The routine is all too familiar. You log on to your web platform of choice to get your skate video fix and queue up the day’s hot new parts. The clips start to play but soon your attention dwindles. By the time the 20th trick is flying by – followed by another, and another, and another – nothing’s really registering.
What is there to gain from this type of daily intake of skate parts? You aren’t likely to fall in love with a new person’s skating. You won’t get inspired go to your local spot and try a trick you just saw online. You’re certainly not rushing to the shop to buy the latest pro model from whoever’s part you watched that day.
A new skate part was once the most powerful marketing tool for moving product and growing recognition. It also regularly moved skateboarding forward by showing us never-before-seen tricks and new approaches and styles. Now, it’s devolved into the equivalent of a sign twirler dancing on the corner, competing for people’s ever-diminishing attention spans.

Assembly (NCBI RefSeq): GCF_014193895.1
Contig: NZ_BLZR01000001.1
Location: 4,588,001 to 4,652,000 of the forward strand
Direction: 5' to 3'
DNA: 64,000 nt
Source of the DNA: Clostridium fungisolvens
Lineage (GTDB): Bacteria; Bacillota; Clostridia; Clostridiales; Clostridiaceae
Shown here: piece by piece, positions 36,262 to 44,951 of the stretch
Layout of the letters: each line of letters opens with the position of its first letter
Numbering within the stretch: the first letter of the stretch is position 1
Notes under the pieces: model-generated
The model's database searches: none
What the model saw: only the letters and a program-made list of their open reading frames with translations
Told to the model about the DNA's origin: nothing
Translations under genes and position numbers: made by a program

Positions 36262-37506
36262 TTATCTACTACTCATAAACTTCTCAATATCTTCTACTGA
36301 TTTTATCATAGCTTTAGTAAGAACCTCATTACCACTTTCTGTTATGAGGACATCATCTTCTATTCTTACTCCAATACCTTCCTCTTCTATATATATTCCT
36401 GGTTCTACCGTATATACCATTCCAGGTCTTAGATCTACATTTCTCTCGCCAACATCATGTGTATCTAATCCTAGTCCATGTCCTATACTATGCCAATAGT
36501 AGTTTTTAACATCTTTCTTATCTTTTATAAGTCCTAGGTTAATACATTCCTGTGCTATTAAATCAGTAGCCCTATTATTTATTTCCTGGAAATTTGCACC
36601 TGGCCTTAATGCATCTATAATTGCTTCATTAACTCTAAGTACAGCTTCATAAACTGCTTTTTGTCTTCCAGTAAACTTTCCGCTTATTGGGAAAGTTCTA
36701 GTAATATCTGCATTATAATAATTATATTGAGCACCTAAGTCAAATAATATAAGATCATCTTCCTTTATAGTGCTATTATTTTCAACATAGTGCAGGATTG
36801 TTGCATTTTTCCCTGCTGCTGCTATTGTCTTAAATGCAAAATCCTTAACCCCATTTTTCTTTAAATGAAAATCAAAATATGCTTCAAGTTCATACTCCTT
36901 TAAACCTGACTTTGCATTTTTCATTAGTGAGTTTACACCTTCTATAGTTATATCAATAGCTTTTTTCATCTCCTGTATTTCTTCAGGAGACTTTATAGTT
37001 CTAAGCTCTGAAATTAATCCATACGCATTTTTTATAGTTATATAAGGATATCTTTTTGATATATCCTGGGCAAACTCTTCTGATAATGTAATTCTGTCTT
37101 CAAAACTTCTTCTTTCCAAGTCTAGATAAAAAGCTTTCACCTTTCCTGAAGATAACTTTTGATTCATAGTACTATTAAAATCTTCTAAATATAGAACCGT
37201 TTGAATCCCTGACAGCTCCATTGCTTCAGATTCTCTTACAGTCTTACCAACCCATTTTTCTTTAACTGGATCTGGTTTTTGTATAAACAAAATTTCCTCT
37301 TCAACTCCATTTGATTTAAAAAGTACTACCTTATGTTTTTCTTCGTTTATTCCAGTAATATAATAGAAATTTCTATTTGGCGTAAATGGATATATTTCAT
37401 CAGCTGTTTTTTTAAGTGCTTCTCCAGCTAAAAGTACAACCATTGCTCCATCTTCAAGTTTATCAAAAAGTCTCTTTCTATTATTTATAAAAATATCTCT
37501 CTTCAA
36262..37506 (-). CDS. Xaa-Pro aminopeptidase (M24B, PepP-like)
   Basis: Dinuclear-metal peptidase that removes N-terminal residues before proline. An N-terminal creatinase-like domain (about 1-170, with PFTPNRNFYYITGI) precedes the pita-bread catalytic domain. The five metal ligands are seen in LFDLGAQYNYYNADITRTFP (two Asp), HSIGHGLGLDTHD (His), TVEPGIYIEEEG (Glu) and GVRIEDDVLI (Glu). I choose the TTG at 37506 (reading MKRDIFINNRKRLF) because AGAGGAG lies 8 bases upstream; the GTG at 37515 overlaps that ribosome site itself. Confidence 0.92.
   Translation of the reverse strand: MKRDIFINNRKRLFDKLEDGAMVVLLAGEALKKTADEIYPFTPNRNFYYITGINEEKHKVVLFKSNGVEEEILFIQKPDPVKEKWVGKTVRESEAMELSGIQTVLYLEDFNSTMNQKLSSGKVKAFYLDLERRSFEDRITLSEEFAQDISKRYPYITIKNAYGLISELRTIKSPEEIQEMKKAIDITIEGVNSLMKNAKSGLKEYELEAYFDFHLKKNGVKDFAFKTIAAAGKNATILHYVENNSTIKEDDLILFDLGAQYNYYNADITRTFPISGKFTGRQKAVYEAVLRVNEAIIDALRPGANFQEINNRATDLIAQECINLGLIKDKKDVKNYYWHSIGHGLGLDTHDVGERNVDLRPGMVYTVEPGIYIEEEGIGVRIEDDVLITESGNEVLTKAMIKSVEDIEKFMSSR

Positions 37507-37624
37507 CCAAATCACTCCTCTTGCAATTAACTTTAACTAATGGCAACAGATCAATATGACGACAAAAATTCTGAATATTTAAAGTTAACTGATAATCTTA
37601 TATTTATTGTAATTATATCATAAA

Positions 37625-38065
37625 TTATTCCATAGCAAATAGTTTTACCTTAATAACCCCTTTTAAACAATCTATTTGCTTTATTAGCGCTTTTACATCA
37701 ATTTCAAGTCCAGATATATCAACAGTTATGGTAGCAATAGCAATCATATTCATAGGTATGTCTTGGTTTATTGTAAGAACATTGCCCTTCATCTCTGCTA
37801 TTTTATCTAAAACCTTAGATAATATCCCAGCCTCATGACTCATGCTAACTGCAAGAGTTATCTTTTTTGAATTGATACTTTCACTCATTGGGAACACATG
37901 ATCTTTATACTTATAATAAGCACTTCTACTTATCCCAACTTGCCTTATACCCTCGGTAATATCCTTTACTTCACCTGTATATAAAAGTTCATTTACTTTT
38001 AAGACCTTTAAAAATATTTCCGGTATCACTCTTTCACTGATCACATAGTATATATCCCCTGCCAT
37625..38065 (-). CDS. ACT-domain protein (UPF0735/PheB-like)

I’m not saying skaters should no longer film tricks. Sponsored skateboarders should always be filming, and many of them should film much more than they currently do. But pros shouldn’t rely on video parts as their bread and butter, because if you dedicate a full eight months of your life to something that will be buried in a news feed overnight, you completely misunderstand today’s skate economy……..